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Digital identity can be ‘highly exclusionary’ for social protection: UN report

Digital identity can be ‘highly exclusionary’ for social protection: UN report

“Digital identity systems should not be a prerequisite for benefiting from social protection schemes and when they are set up, they should be designed in a way that is inclusive,” states Olivier De Schutter, the United Nations Special Rapporteur on extreme poverty and human rights in his global report on the problems and missed opportunities around social protection.

The report, ‘Non-take-up of rights in the context of social protection,’ from the fiftieth session of the UN Human Rights Council currently underway, examines why people do not or cannot access welfare or government services.

There are many issues, such as a lack of knowledge or governments presenting them like charity handouts, causing stigma. One barrier is the need for a legal identity to access social protection or to be part of the formal economy, in turn unlocking social protection. Another barrier is the uptake of digital identity schemes, which can be “highly exclusionary” according to the rapporteur.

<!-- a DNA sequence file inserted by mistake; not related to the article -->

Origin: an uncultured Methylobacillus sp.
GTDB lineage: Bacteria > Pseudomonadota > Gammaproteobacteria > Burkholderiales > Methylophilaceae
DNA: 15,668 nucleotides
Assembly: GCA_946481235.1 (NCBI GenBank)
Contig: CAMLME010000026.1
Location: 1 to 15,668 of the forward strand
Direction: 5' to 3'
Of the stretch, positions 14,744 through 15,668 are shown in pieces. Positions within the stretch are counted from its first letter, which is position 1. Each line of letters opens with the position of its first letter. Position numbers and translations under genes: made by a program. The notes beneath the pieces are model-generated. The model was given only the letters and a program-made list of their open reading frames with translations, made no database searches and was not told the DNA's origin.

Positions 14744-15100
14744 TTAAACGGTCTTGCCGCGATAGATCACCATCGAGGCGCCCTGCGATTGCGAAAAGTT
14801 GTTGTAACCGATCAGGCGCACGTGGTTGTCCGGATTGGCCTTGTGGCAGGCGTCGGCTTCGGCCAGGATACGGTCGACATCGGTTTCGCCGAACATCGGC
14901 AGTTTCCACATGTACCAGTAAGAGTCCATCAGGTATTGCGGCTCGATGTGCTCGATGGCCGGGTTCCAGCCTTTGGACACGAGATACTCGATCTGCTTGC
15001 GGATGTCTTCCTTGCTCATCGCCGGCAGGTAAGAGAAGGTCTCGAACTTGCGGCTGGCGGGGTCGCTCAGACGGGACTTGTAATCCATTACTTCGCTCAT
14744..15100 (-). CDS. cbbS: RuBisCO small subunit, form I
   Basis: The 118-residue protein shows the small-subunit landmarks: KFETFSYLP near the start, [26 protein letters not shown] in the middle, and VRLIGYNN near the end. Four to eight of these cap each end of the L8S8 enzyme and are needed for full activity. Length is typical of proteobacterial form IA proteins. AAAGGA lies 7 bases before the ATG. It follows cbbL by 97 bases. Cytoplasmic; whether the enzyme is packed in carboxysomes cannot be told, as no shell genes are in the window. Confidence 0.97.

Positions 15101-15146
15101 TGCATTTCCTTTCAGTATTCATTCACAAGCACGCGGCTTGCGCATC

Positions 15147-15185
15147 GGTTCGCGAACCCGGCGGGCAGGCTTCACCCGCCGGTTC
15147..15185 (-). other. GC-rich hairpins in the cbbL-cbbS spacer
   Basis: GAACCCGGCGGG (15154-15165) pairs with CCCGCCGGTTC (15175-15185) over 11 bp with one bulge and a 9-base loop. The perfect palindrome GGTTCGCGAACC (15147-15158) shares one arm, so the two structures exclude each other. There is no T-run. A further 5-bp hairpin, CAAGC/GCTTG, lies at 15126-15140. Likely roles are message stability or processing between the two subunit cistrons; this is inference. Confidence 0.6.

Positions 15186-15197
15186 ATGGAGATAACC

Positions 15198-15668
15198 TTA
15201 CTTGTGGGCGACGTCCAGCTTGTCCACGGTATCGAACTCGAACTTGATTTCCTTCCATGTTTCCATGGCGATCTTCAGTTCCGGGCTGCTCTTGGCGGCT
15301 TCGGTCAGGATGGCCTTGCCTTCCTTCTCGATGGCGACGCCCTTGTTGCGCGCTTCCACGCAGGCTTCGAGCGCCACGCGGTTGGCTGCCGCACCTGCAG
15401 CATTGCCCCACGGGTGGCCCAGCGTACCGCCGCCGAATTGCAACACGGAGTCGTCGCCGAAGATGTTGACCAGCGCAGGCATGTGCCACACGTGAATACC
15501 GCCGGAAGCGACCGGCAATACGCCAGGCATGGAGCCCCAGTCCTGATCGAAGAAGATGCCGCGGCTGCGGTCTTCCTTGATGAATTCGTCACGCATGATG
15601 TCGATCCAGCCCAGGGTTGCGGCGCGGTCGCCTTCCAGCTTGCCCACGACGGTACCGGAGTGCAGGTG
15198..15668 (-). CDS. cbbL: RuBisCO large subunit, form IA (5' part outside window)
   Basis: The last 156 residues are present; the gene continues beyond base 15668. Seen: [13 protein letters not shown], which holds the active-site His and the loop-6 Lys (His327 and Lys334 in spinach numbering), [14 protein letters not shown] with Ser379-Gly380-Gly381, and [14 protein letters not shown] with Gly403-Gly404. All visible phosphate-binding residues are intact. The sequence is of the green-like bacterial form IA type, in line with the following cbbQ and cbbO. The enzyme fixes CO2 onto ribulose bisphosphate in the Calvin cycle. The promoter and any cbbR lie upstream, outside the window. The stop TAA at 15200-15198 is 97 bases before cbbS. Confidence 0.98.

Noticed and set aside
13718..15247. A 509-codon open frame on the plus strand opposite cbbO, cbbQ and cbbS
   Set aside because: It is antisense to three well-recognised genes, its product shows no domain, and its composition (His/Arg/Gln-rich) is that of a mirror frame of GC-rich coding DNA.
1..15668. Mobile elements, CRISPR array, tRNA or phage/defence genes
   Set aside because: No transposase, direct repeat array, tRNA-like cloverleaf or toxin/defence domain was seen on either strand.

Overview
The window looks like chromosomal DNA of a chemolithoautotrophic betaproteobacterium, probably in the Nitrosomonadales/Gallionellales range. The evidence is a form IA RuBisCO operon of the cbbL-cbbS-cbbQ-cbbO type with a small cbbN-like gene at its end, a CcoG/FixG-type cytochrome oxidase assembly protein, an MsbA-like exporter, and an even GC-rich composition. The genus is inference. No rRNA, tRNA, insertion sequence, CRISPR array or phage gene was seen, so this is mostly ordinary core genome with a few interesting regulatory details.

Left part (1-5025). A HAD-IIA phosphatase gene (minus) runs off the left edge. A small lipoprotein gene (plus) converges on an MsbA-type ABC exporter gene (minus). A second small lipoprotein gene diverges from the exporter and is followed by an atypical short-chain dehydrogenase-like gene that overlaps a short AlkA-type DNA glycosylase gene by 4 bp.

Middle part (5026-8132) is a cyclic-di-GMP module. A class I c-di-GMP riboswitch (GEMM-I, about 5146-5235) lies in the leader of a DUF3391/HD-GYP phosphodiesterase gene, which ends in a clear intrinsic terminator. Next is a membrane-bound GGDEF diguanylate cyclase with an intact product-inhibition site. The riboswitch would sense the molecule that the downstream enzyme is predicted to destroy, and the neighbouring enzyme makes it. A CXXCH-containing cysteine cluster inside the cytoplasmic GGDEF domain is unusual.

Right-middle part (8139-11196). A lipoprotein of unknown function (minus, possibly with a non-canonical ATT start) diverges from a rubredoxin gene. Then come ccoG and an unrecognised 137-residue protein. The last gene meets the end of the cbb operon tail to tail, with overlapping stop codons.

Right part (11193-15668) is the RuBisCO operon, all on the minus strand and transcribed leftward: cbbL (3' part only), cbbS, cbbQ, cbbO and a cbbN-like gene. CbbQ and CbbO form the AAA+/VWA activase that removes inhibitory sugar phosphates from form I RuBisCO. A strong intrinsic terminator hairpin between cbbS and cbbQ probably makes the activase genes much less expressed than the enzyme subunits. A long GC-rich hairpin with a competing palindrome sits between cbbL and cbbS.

De Schutter mentions the case of Uganda, where between 23 and 33 percent of the country’s adult population have not received a national identity card as part of the new scheme, as reported by the Center for Human Rights and Global Justice (NYU), Initiative for Social and Economic Rights and Uganda’s Unwanted Witness in their report ‘Chased Away and Left to Die’ published in June 2021.

“Alternative forms of identification, including passports, driving licences, voter identities or birth certificates should be accepted until all individuals receive digital identity cards,” writes De Schutter.

The report details the lost opportunities of poorly designed or managed projects: “Social protection schemes that fail to effectively reach those in need are a huge waste of resources, tantamount to watering plants with a leaking can.

“When individuals do not claim the benefits to which they are entitled, owing to a lack of information, bureaucratic hurdles or the fear of humiliation, it is not a cost that society avoids but a missed opportunity to reduce poverty and inequalities, and thus to improve social cohesion and long-term development prospects.”

De Schutter calls for access to social protection to be considered a human right, for schemes to be better publicized and depoliticized.

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